AAP resolve for gun violence prevention stronger than ever
DevinMiller, Washington Correspondent
“We are in this together and for the long term because our national policy must change;
the life of every child in this country is worth it.”
Those were the words of AAP President Colleen A. Kraft, M.D., M.B.A., FAAP, in a message
to all members following the shooting at Marjory Stoneman Douglas High School in Parkland,
Fla., that took the lives of 17 children and adults.
Pediatrician advocacy to protect children from gun violence is not new. In fact, the
Academy issued its first policy statement on the topic in 1985. Over 33 years, Americans
have witnessed mass shootings that have devastated families and communities. Columbine
in 1999. Virginia Tech in 2007. Newtown in 2012. Orlando in 2016. Sutherland Springs
and Las Vegas in 2017. These are only a few of the mass shootings that grabbed headlines,
left our country in mourning and, in some cases, reignited the discussion of how federal
policies need to change to prevent these tragic events from happening again.
A few months into 2018, we find ourselves in the same place. Only this time, momentum
in Washington and across the country to change policies is being driven by students
who survived the Parkland shooting.
In an election year, the political landscape is daunting and the appetite for major
shifts in federal policy may be lacking. Yet, pediatricians have reasserted their
dedication to advocating for common-sense gun violence prevention policies to keep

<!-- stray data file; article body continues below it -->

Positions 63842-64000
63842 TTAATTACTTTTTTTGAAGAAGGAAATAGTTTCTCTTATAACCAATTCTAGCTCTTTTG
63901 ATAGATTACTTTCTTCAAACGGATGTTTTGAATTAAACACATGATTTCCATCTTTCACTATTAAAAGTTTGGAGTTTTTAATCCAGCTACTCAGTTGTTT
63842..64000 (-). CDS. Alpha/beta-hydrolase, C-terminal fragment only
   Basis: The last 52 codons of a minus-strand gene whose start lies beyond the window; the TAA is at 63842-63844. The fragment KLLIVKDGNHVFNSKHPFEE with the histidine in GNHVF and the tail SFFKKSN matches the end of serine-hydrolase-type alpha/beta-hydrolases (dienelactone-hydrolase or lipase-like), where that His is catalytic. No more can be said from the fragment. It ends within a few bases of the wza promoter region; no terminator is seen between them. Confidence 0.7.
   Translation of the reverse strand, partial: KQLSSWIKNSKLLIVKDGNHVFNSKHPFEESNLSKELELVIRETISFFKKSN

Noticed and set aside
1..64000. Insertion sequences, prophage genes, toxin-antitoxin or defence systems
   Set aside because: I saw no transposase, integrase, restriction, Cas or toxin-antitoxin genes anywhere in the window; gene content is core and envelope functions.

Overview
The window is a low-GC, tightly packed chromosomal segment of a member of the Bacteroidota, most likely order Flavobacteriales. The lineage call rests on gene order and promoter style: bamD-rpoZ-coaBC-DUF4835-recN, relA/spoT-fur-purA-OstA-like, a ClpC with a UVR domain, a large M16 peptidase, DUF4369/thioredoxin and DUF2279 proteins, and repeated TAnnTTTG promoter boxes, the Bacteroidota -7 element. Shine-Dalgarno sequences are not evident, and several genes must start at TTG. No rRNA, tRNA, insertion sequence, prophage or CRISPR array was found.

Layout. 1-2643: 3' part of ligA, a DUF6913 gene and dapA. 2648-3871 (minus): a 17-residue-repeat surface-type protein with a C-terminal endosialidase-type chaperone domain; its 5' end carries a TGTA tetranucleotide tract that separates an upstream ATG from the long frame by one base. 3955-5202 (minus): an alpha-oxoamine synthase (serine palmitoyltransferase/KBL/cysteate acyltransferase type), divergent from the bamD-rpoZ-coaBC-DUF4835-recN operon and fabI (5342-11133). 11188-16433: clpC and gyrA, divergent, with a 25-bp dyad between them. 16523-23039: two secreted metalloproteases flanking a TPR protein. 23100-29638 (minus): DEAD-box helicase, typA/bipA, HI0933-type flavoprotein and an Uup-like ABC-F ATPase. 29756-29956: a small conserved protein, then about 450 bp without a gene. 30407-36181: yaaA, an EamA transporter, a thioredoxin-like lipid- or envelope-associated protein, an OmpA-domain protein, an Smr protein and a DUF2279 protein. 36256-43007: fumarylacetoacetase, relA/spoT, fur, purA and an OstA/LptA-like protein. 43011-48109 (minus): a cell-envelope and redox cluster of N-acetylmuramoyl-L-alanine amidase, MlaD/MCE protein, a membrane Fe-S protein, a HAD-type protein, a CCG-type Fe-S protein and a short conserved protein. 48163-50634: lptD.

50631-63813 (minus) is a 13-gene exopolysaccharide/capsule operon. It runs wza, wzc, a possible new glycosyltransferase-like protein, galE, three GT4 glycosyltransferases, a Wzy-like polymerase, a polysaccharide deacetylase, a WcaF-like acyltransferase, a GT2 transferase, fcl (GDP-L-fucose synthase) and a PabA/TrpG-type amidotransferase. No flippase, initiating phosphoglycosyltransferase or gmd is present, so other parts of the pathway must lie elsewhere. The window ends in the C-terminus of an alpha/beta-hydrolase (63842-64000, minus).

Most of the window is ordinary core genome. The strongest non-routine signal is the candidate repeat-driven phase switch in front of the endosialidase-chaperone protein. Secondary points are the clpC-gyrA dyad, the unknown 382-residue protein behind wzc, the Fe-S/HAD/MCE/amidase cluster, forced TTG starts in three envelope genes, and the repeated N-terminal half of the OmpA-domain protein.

children, families and communities safe.
“Pediatricians understand all too well the toll gun violence takes — not just in the
form of mass shootings that make headlines — but in the daily, systemic acts of suicide,
homicide and accidental shootings that shatter far too many lives,” Dr. Kraft said
in her message to members.
Following is a look at the recent history of gun violence prevention efforts at the
federal level, where we stand now and where we might go from here.
A look back
The Academy has long urged lawmakers to address gun violence as a public health threat.
In October 2012, the Academy released its updated policy statement on preventing gun
injuries in children. The statement (reaffirmed in 2016) called for the strongest-possible
legislative and regulatory approaches to reduce the accessibility of guns to children
and adolescents, including regulations on the purchase of guns, child access prevention
laws that enforce safe storage practices, the restoration of the ban on the sale of
assault weapons to the general public and consumer product regulations.
Two months later, the shooting at Sandy Hook Elementary School in Newtown, Conn.,
took the lives of 20 children between the ages of 6 and 7. The tragedy became a galvanizing
moment for pediatricians across the country who could not stay silent on the need
to address gun violence prevention through meaningful reform.
Fast forward to April 2013. After debating a package of gun safety bills, the U.S.
Senate failed to advance any of them.
Channeling frustration and disappointment into action, the Academy hosted its annual